airhead3*
Jan 28, 2004

Okay. That nonsense over. Now, let’s reverse the way we look at how a bird (or airplane) flies – its primary lifting force is the low pressure above the wing ‘pulling’ up, not the wind ‘pushing’ down. By forcing the wing down through the air, the bird is creating a partial ‘vacuum’ (low pressure) from displaced air above the wing, which creates its ‘suction’ force. Obviously, in turn, the pressure below the wing becomes greater, creating the pressure differential enough to sustain flight. (phew!)

I do not believe, however, the net pressure inside the bubble would increase, because the displaced air used to create the higher pressure below the wing also came from within the bubble. In other words, you are moving the air already in the bubble, not adding more. Also, gases of unequal pressure always seek to neutralize the difference—so because of the pressure differential (pressure gradient) created by that partial ‘vacuum’ above the wing, air will move from the higher pressure to that lower pressure in order to neutralize the difference. Putting a hole in the bubble would only let pressure escape if the pressure inside the bubble was greater than the outside pressure to begin with (think a rubber balloon, as Mario suggested). Ultimately, though, a bird flapping its wings inside would create *imbalances* in the pressure within the bubble—not a net change in pressure. (Aside from which, if you were able to expel air from the bubble, it would create a lower pressure inside, which means air from outside would flow right back in to neutralize the pressure gradient.)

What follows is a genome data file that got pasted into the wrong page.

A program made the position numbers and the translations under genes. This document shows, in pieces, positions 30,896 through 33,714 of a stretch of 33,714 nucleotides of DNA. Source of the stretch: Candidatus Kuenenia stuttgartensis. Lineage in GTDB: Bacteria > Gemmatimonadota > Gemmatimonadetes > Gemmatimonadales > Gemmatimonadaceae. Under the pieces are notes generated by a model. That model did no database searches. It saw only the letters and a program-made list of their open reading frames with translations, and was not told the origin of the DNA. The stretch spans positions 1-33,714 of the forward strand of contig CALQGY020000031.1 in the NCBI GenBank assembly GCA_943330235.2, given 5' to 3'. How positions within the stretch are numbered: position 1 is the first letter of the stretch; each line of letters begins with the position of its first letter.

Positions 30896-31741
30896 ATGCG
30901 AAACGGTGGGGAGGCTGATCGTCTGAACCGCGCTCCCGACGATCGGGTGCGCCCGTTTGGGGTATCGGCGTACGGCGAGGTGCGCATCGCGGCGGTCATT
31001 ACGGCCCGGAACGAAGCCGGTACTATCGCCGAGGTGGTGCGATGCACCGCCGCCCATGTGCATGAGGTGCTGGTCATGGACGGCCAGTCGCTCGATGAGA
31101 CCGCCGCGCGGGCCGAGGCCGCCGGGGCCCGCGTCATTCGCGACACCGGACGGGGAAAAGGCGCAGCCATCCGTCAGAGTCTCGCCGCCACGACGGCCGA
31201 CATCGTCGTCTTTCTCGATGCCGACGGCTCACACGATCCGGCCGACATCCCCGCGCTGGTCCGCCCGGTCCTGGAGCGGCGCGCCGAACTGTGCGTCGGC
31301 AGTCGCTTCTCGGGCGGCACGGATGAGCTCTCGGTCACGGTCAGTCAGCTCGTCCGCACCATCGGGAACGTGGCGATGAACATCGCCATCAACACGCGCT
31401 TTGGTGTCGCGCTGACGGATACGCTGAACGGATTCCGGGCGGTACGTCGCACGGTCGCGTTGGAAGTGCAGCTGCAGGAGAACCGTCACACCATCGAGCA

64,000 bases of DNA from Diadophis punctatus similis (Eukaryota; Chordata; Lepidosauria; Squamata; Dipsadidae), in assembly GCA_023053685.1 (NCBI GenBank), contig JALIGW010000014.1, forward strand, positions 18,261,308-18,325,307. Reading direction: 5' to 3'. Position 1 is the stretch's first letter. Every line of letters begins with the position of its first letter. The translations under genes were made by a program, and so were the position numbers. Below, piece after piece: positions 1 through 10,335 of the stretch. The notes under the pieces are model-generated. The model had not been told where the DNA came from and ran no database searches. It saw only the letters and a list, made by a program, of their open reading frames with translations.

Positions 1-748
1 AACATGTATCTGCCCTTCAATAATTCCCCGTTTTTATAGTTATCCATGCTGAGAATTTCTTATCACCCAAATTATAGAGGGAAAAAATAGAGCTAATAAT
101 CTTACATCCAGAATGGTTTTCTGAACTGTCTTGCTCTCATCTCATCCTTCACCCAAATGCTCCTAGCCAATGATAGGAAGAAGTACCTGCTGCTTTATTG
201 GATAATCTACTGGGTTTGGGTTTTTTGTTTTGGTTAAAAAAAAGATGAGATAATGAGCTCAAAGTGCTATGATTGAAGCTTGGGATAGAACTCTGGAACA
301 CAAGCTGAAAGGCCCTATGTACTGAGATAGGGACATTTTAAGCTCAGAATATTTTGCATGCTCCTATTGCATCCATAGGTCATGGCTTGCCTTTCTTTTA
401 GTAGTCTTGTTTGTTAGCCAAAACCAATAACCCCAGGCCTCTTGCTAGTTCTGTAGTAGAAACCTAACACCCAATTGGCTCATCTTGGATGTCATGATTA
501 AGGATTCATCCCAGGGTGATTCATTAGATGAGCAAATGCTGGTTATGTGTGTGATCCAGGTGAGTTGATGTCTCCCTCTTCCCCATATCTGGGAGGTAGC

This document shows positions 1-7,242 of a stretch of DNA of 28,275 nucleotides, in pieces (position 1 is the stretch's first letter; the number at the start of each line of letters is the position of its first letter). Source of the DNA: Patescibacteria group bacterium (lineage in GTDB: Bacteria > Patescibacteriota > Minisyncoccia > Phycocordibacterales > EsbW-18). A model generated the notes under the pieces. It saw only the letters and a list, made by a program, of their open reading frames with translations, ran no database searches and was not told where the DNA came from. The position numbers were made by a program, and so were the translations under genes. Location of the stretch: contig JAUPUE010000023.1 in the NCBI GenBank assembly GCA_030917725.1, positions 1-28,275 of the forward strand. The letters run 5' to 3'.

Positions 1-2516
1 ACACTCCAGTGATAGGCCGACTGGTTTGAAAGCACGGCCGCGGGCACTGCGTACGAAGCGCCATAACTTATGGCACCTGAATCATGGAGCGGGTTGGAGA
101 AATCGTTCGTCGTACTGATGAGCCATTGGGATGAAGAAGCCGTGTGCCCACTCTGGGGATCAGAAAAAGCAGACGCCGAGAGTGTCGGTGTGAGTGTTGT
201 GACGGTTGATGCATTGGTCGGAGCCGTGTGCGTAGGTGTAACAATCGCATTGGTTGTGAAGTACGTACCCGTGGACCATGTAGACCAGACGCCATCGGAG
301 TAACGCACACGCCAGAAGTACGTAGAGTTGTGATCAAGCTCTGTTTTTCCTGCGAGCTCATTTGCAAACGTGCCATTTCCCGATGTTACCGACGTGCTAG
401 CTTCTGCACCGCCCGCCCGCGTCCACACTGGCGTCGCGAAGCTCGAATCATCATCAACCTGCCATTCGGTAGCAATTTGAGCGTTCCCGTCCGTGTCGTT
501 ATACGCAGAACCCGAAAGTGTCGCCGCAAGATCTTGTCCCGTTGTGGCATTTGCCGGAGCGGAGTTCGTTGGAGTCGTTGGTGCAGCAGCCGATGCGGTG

So, we have a hole, and we want to be lighter, and we have to use the bird. I like the feather suggestion, but why don’t we go one further: feed the pigeon the sugar cube, and just make sure it excretes the remains through the hole!


I hope all of that made sense - if anyone disagrees or would like clarification, I'd be more than happy to here about it.
drussel3*us*
Jul 13, 2005

If you can make a small hole with the stone (to release pressure), can't you make the hole bigger and push the stone, sugar and bird out of the sphere.
bookworm91**
Apr 16, 2007

Or you could make the bird eat the sugar cube, which would decrease the weight by a teeny weeny fraction, but it would decrease nonetheless.
JasonD*
Aug 03, 2008

If one is allowed to make a hole, then the rock, sugar, or a loogie (non of which is a pigeon) can be displaced from the interior.

Without a hole?

Easy.

First, do NOT eat the sugar cube. This is a cruel trick, designed to throw you off.

Next, take the rock and kill the pigeon. This will halt its metabolic processes. It will also provide something soft to lay your head on so you can take a nap. Think relaxing thoughts.

Because you and the pigeon are now giving off less body heat, the air inside the sphere will cool slightly. So will the glass sphere, making it shrink. Because the sphere is hanging from a chain, the shrinkage will displace its center of mass upwards. Being further from the center of the Earth, the sphere will now be lighter.